Should Leslie Frazier Still Be Coaching the Minnesota Vikings at Season's End?

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Should Leslie Frazier Still Be Coaching the Minnesota Vikings at Season's End?
(Photo by Andy Clayton KIng/Getty Images)

To answer the question posed above in a single word, yes; but don't take that as any type of endorsement of Minnesota Vikings head coach Leslie Frazier. It's more of an indictment of his two coordinators, Bill Musgrave and Alan Williams.

Frazier is in the unenviable position of driving a car that has no brakes. The 2013 season is a ride that is not going to end well, but there isn't a coach that ever lived that could put his foot out like Fred Flintstone and stop this team from crashing.

Just a year removed from a 10-6 season and a playoff berth, the Vikings stand at 1-6 and they might be playing worse than their record indicates. The team is a mess on both sides of the ball; the defense can't stop anyone, the offense can't block anyone and the guy in the cubicle next to you might be playing quarterback for them by season's end.

It's a sinking ship, and there is almost zero chance the current coaching staff will be on the sidelines to begin the 2014 season.

Should Leslie Frazier Make it to the End of the Season as the Vikings' Head Coach?

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The Vikings' miserable record and complete disarray on the field begs the question, why not fire Leslie Frazier now? The answer is that there isn't a competent replacement on hand. As much as Frazier looks like he's raised the white flag, his two coordinators can be called out for complete incompetence.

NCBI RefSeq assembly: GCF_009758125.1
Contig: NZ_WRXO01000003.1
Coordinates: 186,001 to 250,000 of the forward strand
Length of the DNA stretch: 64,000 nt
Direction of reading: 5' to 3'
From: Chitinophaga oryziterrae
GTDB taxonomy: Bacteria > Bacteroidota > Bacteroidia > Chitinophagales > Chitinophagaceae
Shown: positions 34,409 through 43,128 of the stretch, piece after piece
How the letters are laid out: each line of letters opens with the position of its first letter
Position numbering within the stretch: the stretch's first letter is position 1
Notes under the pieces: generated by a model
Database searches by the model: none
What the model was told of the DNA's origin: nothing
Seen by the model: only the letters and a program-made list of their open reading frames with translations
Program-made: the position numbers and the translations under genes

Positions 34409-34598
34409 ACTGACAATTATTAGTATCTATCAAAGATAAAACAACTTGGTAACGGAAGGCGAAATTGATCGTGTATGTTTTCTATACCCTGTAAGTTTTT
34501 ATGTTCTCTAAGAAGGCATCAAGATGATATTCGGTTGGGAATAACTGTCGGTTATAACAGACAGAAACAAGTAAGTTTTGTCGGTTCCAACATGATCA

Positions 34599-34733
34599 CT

The Vikings, from top to bottom, thought they had a team that was primed for a run at a division title. At 1-6, that seems laughable now as the Vikings have floundered in every facet of the game.

What's very damning to Frazier and his staff is that their football team seems to be getting worse, not better. The first three losses were all gut punches, games that were there for the taking, but the Vikings continually found ways to lose instead of making plays to win.

After a win over a terrible Steelers team, Minnesota went on their bye week, and they've been completely awful since then.

A home game against the Carolina Panthers has proved to be the pivotal game in a dreadful season. Both teams entered the game with 1-3 records, and a win would have put the Vikings right in the thick of things in their division. Instead, they got blown out by a team that's getting better while the Vikings get worse.

In one of the worst NFL games ever played, Minnesota was embarrassed by a New York Giants team that proved to be every bit as bad as their 1-6 record. They followed that up by getting drubbed by the Green Bay Packers 44-31, a score that was nowhere near indicative of the Packers superiority.

Frazier is clearly shell-shocked. He toes the company line in all of his pressers, but his well-worn mantra that they'll "check the tape and improve on some things" now rings completely hollow.

The Vikings head to Dallas this Sunday, and as of Wednesday, they still haven't announced who will be the starting quarterback. The problem for the Vikings is that we're at the point where nobody even cares who will be playing quarterback. They're choosing from Larry, Curly and Moe in deciding between the clueless Christian Ponder, the horrifically inaccurate Josh Freeman and Matt Cassel. 

Cassel played the best of the three in his opportunity, but he's the one they know they can't move forward with, so he's the odd man out. Ponder has proven too many times that he's not an NFL quarterback. That leaves Freeman, and while he was certainly thrown to the wolves in starting against the Giants with only four practices under his belt, the truth is that he's been in a throwing slump for eight games now, dating back to last season. It might not be a slump at all.